What They Had [Hindi] (2018) - Dubbed Other movies recommended for you
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Plot: Bridget returns home at her brother's urging to deal with her ailing mother and her father's reluctance to let go of their life together.
Runtime: 101 min Release Date: 29 Nov 2018
A grim and surreal look into a hard to understand disease (by vau-51847)
This film isn't just about a disease, but a life well spent and a life well lived. The drama between your inner circle, the ups and downs and most importantly the commitment that is needed to see it all through.Such Grammy material, superb and beautiful acting by the main fast and the message itself is one to take to the heart. I highly recommend this film.
Hauntingly beautiful (by softspokentruth)
You'll laugh, you'll cry, this movie will stay with you long after you leave the theatre.
Impactful and tear-jerking (by cjamann)
Fantastic writing and acting. I cried about five times. Cannot recommend enough.
Great Cast & Great Directorial/Writing Debut For Chomko (by larrys3)
Terrific all-star cast here and a remarkable directorial and writing debut for Elizabeth Chomko. Difficult to watch at times, as the movie depicts the devastating effects of dementia, not only for the person affected but for their families as well.The dialogue here is incredibly realistic, the characters completely believable, and the interplay between them works exceptionally well. Somehow, Chomko manages to get in some well placed humor along the way.Overall, just a powerful and poignant drama and I might suggest keeping some tissues close by for the final 20 minutes of the film.
Great Movie ! (by magicbymiketurner)
A great cast. A story of true love that surpasses family issues and illness. Forster is brilliant.
Excels in realism (by novacasa42)
What They Had is as real and pure as they come, in the midst of the effective family drama, you'll find laughter, pain, happiness amongst other things, but at the very heart of it, it's a heartwarming story about family and life in general. There's literally nothing bad to say about the cast as they performed flawlessly especially Blythe Danner who's part transcends the screen and really gave us an insight of what Alzheimer's patients feel on a daily basis, it's heartwrenching when a loved one can't remember who you are anymore and I think this film did an amazing <more>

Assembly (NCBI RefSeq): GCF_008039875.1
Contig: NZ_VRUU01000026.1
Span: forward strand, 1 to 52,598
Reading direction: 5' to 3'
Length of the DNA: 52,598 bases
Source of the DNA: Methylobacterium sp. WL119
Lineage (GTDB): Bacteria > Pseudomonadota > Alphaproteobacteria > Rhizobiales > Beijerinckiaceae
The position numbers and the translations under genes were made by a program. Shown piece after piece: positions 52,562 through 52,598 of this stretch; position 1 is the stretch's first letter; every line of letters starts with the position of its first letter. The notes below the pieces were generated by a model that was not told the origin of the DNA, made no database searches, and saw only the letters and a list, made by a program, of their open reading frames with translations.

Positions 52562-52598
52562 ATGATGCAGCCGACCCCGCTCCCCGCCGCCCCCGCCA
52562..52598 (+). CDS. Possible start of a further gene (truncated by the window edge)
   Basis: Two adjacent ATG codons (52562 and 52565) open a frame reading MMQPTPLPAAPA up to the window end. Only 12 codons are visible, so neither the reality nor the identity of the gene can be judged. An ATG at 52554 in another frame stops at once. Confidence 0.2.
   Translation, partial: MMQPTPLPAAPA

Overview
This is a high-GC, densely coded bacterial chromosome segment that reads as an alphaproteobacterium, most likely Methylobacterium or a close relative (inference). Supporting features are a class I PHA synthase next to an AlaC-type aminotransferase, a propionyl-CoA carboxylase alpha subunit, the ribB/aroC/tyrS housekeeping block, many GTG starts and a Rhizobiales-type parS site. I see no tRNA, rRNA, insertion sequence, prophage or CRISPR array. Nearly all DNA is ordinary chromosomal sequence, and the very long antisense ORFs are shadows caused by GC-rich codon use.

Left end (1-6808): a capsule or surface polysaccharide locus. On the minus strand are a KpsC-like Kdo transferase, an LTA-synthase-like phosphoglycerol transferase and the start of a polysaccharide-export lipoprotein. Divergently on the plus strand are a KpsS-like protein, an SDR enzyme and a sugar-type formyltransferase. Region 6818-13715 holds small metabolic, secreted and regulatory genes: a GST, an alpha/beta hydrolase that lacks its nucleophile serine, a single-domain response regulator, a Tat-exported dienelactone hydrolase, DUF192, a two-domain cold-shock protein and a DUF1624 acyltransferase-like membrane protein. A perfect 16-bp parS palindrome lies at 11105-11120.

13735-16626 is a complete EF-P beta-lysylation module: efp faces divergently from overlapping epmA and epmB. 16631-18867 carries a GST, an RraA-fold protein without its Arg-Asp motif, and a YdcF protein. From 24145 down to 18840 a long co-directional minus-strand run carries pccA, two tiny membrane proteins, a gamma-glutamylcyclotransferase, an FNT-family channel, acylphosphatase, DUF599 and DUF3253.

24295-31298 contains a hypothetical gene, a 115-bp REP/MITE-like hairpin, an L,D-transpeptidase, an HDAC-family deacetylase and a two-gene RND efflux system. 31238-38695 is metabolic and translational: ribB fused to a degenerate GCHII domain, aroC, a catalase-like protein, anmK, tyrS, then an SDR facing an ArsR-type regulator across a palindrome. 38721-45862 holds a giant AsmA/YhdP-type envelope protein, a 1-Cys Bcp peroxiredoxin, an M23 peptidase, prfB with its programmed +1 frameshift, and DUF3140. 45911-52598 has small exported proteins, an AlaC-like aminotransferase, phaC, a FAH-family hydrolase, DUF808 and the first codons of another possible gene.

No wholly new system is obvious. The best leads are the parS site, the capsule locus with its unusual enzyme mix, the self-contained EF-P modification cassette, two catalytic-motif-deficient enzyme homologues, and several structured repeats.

job of capturing that essential feeling that not a lot of us know about. None of this would be possible without the amazing screenplay by the director/writer Elizabeth Chomko, her directorial debut is downright flawless in my opinion, being both the director and the writer she had a clear vision of what she wanted and she executed that perfectly. most films try to mimic a life-like feeling, this film doesn't need to because it's as close to real life as anything before, excellent from top to bottom.
Award worthy Film !! Especially Robert Forster as Burt. He practically steals all his scenes. Important and Touching Story
Does not deliver the emotional heft that it promises (by howard.schumann)
Moments of crisis can bring a family closer together but can just as easily rip them apart. In first-time director Elizabeth Chomko's What They Had, siblings Nicky Michael Shannon, "The Shape of Water" and his sister Bridget Ertz Hilary Swank, "Logan Lucky" walk a thin line between the two possibilities as they attempt to provide proper care for their elderly mother Ruth Blythe Danner, "Hearts beat Loud" , a victim of Stage 6 Alzheimer's Disease. Set in Chicago, the film opens with vintage photographs and home movies of Ruth and husband Burt Robert <more>